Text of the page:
I almost cried. The night before, I had gone forward during the hymn of invitation during our fall revival meetings; it was an act of surrender during an otherwise tumultuous period of struggle. And now, here was my great aunt, reaching out to do what my grandmother, who died when I was four weeks old, could not do.
It was a tremendous blessing. Her word's hit deep.
"Its what she would have wanted..."
Eighteen years after her death, I still feel the effect of the desires of her heart. The woman who I never knew, yet has a continuing impact on my life through the family she nurtured, and the relationships she built. Throughout my childhood I've heard many stories, seen many pictures, and witnessed many of her attributes pointed out in my family. Genetically, she is a part of us: me, my cousins, aunts, and uncles. Each of us reflect her in some way and people are rarely shy about pointing it out. Some walk like her. Others have her laugh, her determination, or her "spunk." A few even cook and eat like her.
More importantly, I've been told numerous times of her love for people. As a family, she always wanted to do things together -- even if it meant twenty people in one game of scum. To those outside of the family, she was a walking companion, a Bible study leader, a caregiver, and a dear friend. Relationships were important to her. Recently, I was reminded of her response to her sons as they grew old enough to marry. Even when they dated girls who may not have been her first pick, she said, "Whom my sons love, I will love."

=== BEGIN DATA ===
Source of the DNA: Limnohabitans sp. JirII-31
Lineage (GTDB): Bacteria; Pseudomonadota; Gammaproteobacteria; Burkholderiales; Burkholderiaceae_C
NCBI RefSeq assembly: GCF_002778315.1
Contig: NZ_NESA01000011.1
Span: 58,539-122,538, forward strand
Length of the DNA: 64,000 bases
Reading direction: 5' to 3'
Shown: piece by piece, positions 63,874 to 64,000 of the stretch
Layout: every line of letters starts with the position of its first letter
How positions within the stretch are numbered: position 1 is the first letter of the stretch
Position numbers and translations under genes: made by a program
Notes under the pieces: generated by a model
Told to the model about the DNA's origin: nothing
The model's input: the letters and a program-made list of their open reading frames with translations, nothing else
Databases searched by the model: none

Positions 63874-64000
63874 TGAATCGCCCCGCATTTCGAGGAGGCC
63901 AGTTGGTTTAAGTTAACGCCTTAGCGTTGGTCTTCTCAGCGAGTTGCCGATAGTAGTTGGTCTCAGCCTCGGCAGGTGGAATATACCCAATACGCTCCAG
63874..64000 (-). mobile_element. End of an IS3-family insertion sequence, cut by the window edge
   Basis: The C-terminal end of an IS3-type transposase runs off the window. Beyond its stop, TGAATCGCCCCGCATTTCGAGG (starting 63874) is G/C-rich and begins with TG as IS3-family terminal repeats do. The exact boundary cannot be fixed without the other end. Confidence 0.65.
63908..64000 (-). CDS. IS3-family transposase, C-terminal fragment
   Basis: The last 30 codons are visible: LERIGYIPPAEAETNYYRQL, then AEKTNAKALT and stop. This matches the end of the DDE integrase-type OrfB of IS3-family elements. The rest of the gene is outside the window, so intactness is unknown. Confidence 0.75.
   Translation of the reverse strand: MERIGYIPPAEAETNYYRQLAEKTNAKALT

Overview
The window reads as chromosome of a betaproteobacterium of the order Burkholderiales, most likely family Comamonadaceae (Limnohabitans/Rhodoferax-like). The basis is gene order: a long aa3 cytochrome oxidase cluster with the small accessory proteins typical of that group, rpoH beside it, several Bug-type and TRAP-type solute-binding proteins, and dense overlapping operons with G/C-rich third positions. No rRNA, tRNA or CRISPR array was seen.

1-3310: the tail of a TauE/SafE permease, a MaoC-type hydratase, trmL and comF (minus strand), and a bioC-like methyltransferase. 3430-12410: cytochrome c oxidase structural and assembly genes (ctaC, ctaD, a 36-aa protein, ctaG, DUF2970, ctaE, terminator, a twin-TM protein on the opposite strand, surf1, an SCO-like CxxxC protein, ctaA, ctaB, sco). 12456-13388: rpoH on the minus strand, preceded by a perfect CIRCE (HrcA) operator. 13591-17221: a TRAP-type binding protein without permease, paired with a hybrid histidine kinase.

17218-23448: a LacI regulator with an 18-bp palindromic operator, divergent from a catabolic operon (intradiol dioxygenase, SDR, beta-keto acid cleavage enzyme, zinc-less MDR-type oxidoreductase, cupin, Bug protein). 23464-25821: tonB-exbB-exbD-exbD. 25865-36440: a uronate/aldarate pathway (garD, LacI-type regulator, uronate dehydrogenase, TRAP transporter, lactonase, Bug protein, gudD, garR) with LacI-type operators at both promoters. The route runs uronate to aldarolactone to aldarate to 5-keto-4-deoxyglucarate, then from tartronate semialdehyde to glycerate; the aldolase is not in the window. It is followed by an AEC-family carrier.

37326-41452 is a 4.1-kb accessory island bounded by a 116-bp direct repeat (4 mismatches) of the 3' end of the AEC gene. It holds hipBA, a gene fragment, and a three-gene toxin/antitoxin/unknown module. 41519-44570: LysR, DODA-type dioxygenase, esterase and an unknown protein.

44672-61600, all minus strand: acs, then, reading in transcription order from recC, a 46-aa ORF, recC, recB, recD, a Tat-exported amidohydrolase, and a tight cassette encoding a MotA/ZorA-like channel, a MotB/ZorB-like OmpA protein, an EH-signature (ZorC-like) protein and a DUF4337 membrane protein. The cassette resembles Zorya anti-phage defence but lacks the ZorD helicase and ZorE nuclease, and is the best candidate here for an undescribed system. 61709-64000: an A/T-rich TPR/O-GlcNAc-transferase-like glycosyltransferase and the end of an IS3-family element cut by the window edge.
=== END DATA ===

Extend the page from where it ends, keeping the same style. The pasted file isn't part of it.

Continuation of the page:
In a way, it feels like I know her a little bit, and to my shock, the words of blessing and hug from my aunt opened up a longing in my heart that I never expected to feel, perhaps not unlike a small taste of the longing that an adopted child may feel.
I really want to know this grandma. I'm... missing something.
She has a place in our family. She has a place in my life. And for the time being, that place is empty.
Her rich legacy remains and will continue to impact people. Her dreams, desires, aspirations, and prayers will mix with those of my other grandparents, and my parents, and redeemed by the grace of God, will someday become my legacy.
She held me in the hospital after I was born, weeks before her death. I wonder, as she sat in that leathery green hospital chair, what her prayer was for me and my cousins. I will never know, but I would imagine it could have gone something like this:
"Father, give these children a heart for people. Make their waters run deep. Guide them to know Your heart. Catch their tears when they fall. Whatever comes, may there never be division, and may they always struggle together."
Grandma Ruthanne, your presence will always be missed. Your family has grown significantly, and in many ways moved on, but your impact on each of our lives is still present, and your place is still here. You would be delighted to know that you have a number of grandchildren in missions, and many who care deeply and compassionately for those around them. As a family, we have cried a lot of tears together, and some of us have grieved deep loss. But we are very much still struggling together, and being shaped into something beautiful. Thank you for the legacy you have left. We love you.
Grandma Rachel, you also pass on a legacy in our family. You have an unexpected but wonderful place among us, and you reflect something wonderful about the Father. Unselfishly, you married into a grieving family, and chose to take on their burden. To me, you reflect God's heart toward those who have been orphaned, and His tenderness toward those who have experienced loss. To many of us, you have been the only grandma we ever knew. Your care has not been in vain, neither will it be forgotten, nor will it lack impact. We love you.